October 21, 2014
Moradli’s interrogation. Islamic Front video
"Come out, you donkey!" the Syrian rebel shouts in Arabic in the amateur video that appeared on the Internet in mid-October. Two other rebels are pulling something out of a pile of rubble. The outline of a human body appears from beneath dust and bricks.
The scene resembles something out of a movie—the aftermath of an entire building collapsing on the people inside. Only this is real. Twelve pro-regime fighters reportedly died in the destruction of this structure north of Aleppo in war-ravaged northern Syria.
Islamic Front fighters are no angels, but their interrogation of the prisoners, which the rebels also recorded and posted online, is a surprisingly civil affair.
One of the captured fighters sits on a sofa, a bandage on his head. The rebel sitting beside him asks where he’s from. He answers in Dari. "Afghanistan," he says.
This is not the first time Afghans have been caught fighting in Syria, for or against the regime of Syrian president Bashar Al Assad. Some Afghan fighters joined Al Assad’s forces after rebels came close to capturing the shrine of Sayydah Zeynab in southern Damascus.
A number of Afghan Shias have been living around the shrine since the early 1990s, when the Taliban started massacring Shia Afghans, forcing many to flee the country.
In early 2012, a suicide bomber blew himself up at a bus stop near the shrine. Syrian security forces claimed the truck was heading to the holy shrine itself. The apparent near-miss enraged Afghans in Syria and back home.
In late 2012, the first Afghan members of the pro-regime Al Abbas Brigade appeared in pictures circulating in jihadist social media. Afghans were going to war in Syria. In early 2013, Afghan volunteers along with Pakistani, Azeri and other Asian fighters reorganized as the Fatemiyoun Brigade.
And soon, the motivations seemed to change for at least some of the Afghans.
Videotaped interrogations of two of the Afghans the rebels captured in Aleppo reveal that, for them at least, the war isn’t about ideology anymore.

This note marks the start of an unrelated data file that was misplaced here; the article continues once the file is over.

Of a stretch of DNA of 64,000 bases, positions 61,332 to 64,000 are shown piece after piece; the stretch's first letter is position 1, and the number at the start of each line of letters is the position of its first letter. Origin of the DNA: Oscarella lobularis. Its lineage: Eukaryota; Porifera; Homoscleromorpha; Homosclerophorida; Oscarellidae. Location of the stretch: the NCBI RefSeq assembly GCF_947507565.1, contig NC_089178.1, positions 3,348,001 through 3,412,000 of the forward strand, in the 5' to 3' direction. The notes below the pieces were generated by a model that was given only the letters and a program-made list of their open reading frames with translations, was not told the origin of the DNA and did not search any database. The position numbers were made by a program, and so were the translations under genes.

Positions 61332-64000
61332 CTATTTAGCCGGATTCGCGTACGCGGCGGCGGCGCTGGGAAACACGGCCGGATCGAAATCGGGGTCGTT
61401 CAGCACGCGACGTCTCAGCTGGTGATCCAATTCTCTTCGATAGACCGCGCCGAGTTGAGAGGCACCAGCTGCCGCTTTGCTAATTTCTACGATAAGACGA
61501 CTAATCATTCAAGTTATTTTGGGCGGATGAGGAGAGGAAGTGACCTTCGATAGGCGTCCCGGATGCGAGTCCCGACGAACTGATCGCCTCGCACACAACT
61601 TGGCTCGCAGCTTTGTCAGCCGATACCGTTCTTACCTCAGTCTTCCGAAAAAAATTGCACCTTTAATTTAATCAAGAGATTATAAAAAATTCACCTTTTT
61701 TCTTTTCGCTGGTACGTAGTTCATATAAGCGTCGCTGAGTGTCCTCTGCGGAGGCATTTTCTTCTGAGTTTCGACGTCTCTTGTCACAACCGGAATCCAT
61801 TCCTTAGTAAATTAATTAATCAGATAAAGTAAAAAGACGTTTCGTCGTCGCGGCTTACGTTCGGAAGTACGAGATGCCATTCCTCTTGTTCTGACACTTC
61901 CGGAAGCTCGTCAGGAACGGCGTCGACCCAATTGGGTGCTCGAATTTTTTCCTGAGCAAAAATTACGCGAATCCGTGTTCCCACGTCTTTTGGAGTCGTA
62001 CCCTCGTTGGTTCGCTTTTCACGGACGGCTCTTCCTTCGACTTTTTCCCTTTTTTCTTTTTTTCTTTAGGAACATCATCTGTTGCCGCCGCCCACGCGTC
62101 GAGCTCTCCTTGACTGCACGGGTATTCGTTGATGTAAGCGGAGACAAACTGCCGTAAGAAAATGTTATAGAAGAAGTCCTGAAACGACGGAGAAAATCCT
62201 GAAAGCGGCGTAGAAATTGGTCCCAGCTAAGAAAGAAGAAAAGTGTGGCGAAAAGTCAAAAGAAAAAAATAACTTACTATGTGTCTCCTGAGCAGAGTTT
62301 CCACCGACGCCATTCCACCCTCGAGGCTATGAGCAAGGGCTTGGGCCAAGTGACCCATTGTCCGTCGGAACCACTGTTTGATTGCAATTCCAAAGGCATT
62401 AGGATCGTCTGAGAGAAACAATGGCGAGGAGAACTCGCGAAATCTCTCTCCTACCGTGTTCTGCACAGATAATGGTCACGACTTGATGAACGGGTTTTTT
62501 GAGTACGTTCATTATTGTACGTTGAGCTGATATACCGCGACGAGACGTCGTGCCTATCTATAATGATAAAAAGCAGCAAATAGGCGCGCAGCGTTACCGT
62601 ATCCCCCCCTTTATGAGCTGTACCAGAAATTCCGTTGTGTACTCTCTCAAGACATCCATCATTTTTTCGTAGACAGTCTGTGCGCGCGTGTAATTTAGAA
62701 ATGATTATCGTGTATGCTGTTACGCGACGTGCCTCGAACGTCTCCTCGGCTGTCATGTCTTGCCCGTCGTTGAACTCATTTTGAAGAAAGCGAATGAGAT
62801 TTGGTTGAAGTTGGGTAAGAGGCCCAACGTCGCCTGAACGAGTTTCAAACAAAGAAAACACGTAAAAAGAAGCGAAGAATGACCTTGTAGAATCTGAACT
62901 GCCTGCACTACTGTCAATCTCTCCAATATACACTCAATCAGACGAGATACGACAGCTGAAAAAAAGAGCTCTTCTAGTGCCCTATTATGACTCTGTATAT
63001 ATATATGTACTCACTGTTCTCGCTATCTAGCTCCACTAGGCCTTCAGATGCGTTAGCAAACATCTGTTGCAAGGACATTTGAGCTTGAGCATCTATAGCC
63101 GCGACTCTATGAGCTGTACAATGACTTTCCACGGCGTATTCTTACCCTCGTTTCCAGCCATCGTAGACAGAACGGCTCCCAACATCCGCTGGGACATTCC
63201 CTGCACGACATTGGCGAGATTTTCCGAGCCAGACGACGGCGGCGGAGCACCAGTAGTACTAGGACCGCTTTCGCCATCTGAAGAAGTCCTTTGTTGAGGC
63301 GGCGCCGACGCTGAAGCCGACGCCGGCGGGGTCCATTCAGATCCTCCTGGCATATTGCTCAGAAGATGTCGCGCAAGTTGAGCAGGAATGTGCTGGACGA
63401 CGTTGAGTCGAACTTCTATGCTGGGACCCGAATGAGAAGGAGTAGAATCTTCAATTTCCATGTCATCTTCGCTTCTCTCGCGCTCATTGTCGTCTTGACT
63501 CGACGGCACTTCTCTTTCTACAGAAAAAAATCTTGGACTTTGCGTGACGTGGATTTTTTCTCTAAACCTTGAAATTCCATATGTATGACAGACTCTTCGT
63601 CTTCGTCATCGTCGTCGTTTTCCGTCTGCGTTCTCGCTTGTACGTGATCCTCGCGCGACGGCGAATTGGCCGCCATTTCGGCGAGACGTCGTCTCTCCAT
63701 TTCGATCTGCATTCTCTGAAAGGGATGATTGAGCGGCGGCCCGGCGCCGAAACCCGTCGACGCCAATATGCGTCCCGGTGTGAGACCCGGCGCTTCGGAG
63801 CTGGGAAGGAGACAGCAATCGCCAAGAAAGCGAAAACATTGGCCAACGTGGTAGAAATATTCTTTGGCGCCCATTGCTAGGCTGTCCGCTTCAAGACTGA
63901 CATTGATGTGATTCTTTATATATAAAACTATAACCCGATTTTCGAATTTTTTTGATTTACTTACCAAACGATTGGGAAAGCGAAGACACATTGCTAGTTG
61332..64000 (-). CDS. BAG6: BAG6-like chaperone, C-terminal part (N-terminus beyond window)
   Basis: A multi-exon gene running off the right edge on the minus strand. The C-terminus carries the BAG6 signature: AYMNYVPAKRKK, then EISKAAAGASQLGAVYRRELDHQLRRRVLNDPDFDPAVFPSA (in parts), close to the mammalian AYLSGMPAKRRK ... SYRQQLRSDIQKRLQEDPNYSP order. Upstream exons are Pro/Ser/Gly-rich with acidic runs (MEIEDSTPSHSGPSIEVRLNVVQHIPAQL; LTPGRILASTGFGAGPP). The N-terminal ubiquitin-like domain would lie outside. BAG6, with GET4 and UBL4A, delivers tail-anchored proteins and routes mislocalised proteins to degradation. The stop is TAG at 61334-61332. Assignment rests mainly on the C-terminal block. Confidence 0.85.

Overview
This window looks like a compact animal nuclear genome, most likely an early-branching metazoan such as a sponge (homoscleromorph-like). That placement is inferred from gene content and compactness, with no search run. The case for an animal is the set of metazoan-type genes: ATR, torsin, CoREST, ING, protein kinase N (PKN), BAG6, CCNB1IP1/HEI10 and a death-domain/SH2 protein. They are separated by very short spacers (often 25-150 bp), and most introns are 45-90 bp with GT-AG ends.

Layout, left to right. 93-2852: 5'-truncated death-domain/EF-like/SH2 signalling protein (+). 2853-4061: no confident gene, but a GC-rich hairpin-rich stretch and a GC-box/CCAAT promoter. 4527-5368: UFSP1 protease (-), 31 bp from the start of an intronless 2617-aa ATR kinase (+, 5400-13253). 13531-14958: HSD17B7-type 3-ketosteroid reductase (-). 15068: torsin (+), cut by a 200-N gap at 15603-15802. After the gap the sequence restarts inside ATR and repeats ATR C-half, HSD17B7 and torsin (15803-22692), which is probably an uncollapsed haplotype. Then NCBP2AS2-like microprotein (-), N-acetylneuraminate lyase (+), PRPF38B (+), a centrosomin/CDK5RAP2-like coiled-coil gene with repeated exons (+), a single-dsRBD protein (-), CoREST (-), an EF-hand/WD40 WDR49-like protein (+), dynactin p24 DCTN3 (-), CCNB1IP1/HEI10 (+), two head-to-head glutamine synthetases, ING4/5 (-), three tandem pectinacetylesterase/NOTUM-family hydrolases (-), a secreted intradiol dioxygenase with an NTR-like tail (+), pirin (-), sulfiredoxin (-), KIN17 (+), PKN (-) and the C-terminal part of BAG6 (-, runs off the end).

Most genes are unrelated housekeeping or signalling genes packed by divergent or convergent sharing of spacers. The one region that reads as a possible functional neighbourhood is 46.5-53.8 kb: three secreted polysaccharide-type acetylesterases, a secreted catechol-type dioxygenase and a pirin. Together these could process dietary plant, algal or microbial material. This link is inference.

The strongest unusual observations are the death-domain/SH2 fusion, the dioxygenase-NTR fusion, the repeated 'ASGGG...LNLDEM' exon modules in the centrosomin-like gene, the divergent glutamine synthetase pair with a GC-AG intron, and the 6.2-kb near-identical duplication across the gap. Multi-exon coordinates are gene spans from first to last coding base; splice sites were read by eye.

The Afghan with bandaged head says he’s from Varamin, an impoverished town near Tehran. He’s an illegal immigrant. Iranian authorities had apprehended him and offered him a monthly payment of $600 to fight in Syria. If he had refused, they would have sent him back to Afghanistan—which for a Shia could mean death.
There are an estimated one million illegal immigrants from Afghanistan living in Iran. They and their children can’t enroll in universities or work regular jobs with standard benefits and pay. Afghan immigrants tend to work in construction or as farmers.
They live in the poorest neighborhoods, suburbs and villages. Afghan communities in Iran are prone to crime, mainly drug trafficking.
It was the fall of 2013 when Afghan fighters in Syria first made headlines in Iran and Afghanistan. A large group of Afghan fighters tried to penetrate rebels lines outside Aleppo in order to help loyalist fighters trapped in the city. The rebels ambushed the infiltrators and killed 17 of them.
Pictures of the victims seemed to depict some very young men, possibly minors, although it was impossible to verify anyone’s actual age.
Considering the low living standards of Afghans in Iran, from the beginning the main assumption was that Iranian authorities had more or less forced these Afghans to fight in Syria, offering them modest pay and threatening extradition if they refused.